Oral Presentation 64th International Conference of the Wildlife Disease Association 2015

Determining the role of fruit bat population dynamics in the emergence of Hendra virus in Australia (#7)

John R Giles 1 , Peggy Eby 2 , Alison J Peel 1 , Raina K Plowright 3 , Hamish McCallum 1
  1. Environmental Futures Research Institute, South Brisbane, QLD, Australia
  2. School of Biological, Earth and Environmental Sciences, University of New South Wales, Sydney, New South Wales, Australia
  3. Department of Microbiology and Immunology, Montana State University, Bozeman, Montana, USA

Hendra virus (HeV) is a bat-borne RNA virus that has recently emerged as a human public health concern in Australia. HeV circulates in the large frugivorous and nectarivorous bats of the genus Pteropus (known colloquially as fruit bats or flying foxes). Periodically, spillover into an intermediate host (horses) occurs which amplifies viral populations before infecting humans. Anthropogenic influence and landscape change have been implicated as catalysts in the emergence of HeV, as well as analogous bat-borne diseases, such as Ebola and Nipah virus. Therefore, a quantitative understanding of the mechanisms that drive host population dynamics and pathogen epidemiology within the context of landscape change is an important and elusive requisite to predicting the behavior of a bat-borne disease system.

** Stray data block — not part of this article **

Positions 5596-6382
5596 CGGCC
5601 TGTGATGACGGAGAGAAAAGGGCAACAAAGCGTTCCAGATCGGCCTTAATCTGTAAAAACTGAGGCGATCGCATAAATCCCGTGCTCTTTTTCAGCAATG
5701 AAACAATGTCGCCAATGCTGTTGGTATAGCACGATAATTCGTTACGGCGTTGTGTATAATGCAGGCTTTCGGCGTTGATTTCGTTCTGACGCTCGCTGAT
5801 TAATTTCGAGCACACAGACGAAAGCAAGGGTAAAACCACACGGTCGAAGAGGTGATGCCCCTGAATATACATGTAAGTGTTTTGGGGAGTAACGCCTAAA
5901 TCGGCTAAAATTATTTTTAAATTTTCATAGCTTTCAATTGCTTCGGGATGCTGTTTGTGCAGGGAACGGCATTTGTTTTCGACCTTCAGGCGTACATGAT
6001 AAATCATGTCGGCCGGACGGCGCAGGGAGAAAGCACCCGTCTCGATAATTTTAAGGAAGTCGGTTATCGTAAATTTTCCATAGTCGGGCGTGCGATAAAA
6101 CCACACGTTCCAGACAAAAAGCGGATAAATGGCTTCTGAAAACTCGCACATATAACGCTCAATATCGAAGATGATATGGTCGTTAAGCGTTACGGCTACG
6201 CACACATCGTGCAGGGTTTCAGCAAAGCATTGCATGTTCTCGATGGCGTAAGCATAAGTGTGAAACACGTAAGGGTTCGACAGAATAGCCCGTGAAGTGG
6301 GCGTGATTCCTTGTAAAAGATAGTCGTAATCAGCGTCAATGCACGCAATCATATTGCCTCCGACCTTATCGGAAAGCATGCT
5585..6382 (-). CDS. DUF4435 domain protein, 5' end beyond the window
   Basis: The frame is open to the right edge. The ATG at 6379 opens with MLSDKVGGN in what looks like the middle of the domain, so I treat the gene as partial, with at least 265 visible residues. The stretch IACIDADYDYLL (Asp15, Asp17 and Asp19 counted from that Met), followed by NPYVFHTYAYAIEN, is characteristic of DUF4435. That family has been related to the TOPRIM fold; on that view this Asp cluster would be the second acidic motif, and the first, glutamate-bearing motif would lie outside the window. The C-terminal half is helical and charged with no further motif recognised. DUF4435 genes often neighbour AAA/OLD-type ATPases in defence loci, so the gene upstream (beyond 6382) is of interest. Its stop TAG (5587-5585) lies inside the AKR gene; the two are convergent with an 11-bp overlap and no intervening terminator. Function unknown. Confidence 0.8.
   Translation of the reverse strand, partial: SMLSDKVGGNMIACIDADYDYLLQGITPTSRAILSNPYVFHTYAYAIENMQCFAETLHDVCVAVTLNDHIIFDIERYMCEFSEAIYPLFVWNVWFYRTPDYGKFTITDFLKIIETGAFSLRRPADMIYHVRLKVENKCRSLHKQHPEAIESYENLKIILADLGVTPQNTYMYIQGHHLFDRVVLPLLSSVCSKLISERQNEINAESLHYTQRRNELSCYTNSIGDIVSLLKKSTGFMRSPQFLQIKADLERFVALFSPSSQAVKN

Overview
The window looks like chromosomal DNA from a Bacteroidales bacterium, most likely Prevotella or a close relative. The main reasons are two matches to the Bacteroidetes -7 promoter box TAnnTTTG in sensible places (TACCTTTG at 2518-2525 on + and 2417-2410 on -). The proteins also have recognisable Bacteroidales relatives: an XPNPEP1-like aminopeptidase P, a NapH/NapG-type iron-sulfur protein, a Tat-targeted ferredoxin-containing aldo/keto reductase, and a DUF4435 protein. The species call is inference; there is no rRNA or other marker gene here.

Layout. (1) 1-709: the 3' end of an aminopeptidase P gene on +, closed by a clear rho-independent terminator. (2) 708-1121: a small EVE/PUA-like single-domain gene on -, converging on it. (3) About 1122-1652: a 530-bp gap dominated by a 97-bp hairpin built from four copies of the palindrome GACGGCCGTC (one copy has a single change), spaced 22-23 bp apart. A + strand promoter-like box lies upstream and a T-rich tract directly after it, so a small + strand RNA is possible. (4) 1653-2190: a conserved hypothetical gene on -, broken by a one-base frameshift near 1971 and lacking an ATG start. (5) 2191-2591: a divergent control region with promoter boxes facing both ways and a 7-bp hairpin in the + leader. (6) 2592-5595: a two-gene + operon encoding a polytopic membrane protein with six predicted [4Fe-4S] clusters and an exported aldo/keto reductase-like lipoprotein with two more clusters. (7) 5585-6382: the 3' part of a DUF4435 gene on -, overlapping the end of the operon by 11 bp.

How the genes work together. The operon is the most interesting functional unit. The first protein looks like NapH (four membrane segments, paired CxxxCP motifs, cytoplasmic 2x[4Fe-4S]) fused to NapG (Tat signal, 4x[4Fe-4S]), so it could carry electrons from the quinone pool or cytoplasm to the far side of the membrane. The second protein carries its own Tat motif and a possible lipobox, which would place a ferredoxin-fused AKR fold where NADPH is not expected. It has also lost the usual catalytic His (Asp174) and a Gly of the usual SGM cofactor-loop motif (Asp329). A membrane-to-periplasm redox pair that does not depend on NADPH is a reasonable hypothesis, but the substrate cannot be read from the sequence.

Here, I present spatiotemporal models of both food resource distribution and foraging behavior of fruit bats, the combination of which enables a functional model of bat population dynamics at the landscape scale. My methods employ novel algorithms that analyze patterns in census counts at roosts of fruit bats across southeastern Queensland over the past decade, and mathematical models of social foraging behavior that characterize spatiotemporal flux of fruit bat populations over time. Some initial results indicate that large aggregations of bats are correlated with remotely sensed measures of eucalypt phenology, and the fission-fusion structure of bat populations appears to be driven by hyper-variable patterns of flowering and nectar production across the landscape.

Robust prediction of the mechanistic interaction between food resource variability and bat population distribution facilitates parameterization of epidemiological models of viral transmission that are not vulnerable to typical confounders such as spatial population heterogeneity. And more broadly, it allows construction of scenarios that demonstrate how landscape change quantitatively influences bat population dynamics and ultimately drives spillover and emergence of bat-borne pathogens.